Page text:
This heavy (I'm guessing 3 pounds) and comprehensive tome is a beautiful encyclopedia of human strengths and virtues across all cultures and major philosophic/ religious tenets, and an excellent reference for those in counseling, education, and maybe many more professional fields.
Extremely thorough and well researched. Though it does discuss how to cultivate the various strengths and virtues, it barely does so. That was my primary purpose for reading the book. Still, it can serve as a nice reference guide.
Aunque extenso, es una guía genial sobre psicología positiva. Un gran paso en el desarrollo de la disciplina reconociendo científicamente los planteamientos que datan de más de 60 años de Norman Vincent Peale sobre el pensamiento positivo. Igualmente da muchísimas ideas para áreas de investigación en cada una de las fortalezas positivas.
Very useful in assisting me to identify my strengths and weaknesses as well. Also, it is a good reading within a framework to consider self-improvement and sustain children's psychological developments in different ages slot.
Finally, a handbook and classification of positive attributes (strengths, virtues) from years of work and research in "positive" psychology that capture the human being in a living, dynamic tension between inherent brokenness and a capacity to flourish. Practitioners have had to work too long with just the DSM-IV (now V) as a primary set of "labels" to describe our clients while having to advocate for their strengths among the naysayers surrounding client cases. Character Strengths and Virtues: A Handbook and Classification is founded on ancient roots of virtue ethics, an array of universal virtues that cross religious traditions, and growing research and evidence-based practices which have evolved from positive psychology; e.g., developmental schemas, resilience factors, strengths-based perspective.
This text will now be a primary source at my disposal to support engagement with clients, exploration among clients and to help clients identify their signature strengths by which to grow, work at change, and to flourish when many around them are stuck in the mud, wagging their heads in apathy.
It is from the American Psychological Association - from positive psychology researchers - whose aim is for all to evolve to their highest potential - it is all about character - it posits that there are 24 universal virtues - it looks at numerous fields of study all the way back to Plato to discuss these virtues, it talks about what assessment tools are available for each of them - gender and cultural differences - historical changes in how they are viewed - etc - I thought it was very inclusive of what is known on the subject and I thought the authors did a superior job in conveying it to the reader - I found it quite wonderful - hoping to go back now and see how to work on each of them so I can continue to evolve - also am hoping, it will be useful information that I can use with my patients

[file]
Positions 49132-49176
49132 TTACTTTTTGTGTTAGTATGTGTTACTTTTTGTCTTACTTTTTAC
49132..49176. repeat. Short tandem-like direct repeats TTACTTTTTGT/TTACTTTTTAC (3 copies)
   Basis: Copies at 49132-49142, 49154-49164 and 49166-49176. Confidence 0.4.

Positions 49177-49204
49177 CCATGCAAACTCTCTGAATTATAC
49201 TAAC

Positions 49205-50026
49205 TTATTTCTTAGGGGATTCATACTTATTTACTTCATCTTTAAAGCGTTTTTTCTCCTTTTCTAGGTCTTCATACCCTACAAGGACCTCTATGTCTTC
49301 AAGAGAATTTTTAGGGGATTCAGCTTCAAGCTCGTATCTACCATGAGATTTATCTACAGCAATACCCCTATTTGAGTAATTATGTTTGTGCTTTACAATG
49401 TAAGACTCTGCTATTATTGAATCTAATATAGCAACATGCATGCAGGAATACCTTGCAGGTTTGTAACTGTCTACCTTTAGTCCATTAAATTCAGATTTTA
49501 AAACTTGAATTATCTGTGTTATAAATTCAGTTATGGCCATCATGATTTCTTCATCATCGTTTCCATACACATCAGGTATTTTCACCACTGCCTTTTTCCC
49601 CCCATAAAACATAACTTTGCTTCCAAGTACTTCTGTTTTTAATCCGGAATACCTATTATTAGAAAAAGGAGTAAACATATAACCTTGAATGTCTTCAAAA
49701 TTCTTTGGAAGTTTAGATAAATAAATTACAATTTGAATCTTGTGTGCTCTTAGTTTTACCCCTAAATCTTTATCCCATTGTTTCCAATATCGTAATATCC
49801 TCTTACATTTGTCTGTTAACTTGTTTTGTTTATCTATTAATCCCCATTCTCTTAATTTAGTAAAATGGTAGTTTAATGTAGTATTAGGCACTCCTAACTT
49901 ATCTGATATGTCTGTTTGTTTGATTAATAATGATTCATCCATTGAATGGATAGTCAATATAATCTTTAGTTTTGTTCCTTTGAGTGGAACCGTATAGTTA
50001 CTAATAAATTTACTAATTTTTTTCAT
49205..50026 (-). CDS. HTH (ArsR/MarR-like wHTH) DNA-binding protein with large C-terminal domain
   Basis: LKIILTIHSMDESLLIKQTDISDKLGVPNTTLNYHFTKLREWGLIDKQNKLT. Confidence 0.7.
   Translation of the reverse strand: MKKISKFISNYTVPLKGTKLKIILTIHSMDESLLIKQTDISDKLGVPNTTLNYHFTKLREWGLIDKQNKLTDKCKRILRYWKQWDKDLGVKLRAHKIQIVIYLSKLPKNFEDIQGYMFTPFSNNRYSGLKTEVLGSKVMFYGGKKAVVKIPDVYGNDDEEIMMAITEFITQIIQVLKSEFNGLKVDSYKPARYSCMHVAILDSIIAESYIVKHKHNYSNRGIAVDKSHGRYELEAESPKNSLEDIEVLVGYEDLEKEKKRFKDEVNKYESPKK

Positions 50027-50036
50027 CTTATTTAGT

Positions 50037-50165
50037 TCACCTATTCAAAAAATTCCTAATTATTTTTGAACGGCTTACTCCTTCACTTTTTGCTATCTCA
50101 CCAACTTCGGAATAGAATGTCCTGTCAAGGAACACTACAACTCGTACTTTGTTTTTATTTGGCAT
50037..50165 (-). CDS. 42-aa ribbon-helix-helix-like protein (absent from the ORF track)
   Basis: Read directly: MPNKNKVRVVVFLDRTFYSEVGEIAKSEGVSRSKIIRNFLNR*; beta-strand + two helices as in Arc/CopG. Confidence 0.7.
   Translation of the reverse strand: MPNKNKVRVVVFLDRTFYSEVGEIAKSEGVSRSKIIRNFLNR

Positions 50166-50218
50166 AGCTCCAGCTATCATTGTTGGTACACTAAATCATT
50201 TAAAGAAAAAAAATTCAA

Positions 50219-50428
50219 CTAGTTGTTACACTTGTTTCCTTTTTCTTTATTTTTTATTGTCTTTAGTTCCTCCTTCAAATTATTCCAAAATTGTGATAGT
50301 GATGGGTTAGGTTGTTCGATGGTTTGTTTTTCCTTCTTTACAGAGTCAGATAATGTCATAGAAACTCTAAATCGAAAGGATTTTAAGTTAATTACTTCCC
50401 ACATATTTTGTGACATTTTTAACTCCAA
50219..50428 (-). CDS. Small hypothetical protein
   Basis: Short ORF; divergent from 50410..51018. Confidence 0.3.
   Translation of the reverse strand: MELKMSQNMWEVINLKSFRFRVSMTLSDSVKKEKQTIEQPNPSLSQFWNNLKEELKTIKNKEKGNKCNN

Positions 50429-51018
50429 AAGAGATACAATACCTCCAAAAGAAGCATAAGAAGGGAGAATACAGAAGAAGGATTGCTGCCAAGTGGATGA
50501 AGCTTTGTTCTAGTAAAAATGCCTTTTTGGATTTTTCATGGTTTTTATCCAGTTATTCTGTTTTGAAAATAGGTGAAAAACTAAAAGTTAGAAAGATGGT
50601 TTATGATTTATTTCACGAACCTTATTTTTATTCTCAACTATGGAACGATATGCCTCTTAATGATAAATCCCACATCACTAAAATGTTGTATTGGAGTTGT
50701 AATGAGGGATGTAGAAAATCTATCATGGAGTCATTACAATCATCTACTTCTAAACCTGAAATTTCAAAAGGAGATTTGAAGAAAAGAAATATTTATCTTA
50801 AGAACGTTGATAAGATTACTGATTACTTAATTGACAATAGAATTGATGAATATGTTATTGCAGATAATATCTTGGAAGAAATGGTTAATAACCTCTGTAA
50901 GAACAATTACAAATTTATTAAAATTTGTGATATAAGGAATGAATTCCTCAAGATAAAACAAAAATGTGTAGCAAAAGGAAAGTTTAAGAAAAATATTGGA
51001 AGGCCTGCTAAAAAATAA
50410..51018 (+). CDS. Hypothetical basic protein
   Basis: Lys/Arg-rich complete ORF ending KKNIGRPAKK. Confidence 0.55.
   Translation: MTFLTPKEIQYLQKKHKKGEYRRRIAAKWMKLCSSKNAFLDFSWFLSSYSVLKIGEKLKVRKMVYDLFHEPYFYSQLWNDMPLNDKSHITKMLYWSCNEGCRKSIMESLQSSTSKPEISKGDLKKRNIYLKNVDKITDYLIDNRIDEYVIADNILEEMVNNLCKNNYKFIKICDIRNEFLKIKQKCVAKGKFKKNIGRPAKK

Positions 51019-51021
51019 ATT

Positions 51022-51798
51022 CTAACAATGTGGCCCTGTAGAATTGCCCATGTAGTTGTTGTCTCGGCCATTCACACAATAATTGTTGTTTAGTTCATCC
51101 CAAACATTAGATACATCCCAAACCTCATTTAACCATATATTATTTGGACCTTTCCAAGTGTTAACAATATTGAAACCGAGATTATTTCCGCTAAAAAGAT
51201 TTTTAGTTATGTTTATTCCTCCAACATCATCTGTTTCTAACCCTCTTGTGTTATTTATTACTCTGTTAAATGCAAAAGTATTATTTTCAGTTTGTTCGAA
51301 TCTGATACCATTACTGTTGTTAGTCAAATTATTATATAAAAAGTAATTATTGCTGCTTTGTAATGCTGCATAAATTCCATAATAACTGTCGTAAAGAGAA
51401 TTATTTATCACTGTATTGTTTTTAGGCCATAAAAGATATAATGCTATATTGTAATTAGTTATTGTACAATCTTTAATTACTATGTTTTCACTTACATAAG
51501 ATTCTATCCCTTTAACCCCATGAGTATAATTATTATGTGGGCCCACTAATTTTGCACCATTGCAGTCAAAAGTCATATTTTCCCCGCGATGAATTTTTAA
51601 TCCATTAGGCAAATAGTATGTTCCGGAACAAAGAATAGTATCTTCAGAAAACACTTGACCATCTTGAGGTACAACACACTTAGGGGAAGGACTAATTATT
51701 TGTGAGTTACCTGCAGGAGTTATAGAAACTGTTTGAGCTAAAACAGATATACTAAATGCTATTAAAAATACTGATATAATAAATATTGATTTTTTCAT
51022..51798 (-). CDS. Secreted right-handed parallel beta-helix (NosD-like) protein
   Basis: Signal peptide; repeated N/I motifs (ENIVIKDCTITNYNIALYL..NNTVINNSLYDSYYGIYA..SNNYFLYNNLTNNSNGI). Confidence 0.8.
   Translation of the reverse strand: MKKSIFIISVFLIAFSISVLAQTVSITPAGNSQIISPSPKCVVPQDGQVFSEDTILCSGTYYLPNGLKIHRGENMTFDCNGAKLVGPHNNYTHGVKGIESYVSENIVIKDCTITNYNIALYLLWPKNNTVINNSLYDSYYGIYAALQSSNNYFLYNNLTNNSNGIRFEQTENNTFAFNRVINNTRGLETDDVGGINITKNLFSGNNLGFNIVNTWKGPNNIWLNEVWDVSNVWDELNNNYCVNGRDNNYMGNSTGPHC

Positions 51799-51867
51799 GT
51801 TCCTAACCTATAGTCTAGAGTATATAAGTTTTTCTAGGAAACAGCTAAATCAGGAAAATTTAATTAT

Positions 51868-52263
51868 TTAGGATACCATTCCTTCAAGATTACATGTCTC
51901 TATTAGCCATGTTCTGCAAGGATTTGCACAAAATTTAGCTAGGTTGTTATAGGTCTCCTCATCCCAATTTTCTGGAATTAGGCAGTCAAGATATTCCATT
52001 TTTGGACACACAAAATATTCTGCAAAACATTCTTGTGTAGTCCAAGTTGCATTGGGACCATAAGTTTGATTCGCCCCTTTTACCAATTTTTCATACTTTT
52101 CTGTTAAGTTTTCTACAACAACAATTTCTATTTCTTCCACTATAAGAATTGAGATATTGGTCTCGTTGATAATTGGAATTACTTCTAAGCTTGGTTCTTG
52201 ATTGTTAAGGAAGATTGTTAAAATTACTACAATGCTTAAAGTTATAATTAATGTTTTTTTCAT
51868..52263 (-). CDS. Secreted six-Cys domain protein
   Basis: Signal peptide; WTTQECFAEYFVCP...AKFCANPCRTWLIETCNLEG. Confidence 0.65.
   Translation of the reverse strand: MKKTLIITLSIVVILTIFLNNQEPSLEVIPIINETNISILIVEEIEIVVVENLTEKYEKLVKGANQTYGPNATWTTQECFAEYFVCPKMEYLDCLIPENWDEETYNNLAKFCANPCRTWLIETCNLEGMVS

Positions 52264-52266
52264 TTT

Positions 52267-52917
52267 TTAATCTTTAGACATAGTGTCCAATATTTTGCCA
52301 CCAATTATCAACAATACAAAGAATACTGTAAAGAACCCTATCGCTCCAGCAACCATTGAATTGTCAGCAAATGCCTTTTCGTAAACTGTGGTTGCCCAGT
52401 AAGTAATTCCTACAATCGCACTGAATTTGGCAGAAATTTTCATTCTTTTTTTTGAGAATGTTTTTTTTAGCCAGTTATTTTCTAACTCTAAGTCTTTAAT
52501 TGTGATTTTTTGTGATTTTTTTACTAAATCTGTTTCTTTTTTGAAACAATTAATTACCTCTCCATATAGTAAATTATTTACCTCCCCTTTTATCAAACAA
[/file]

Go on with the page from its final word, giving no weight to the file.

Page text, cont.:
This is a great first attempt at acknowledging the pervasiveness of various virtues across the predominant cultures of thought in the world, while not necessarily equating them all in terms of quality and importance. It's clear that it's a work in progress though, as the virtues towards the beginning of the book are very well-described in terms of examples and qualifications, and virtues towards the end, especially the ones interesting to me relating to transcendence, are given a much more curt treatment. I look forward to the future when those ideas are fleshed out a bit more.
Read several of the introductions and then skimmed the rest. I wish I had the time to read the whole thing--in spite of all the scholarly language, the subject matter and the clearly thorough and fair thought put into it makes it totally worth it. Very interesting. I will have to get back to this.
I am impassioned with the individual, team and societal implications for living a strength based and virtuous life. This work has begun building the foundation for helping us move from knowing of virtue to living our character strengths and virtues.
I LOVED this book! I love studying about personal strengths and this volume gives all you could ever want and more. So happy they took the time to compile it. Very interesting. Entertaining and illuminating.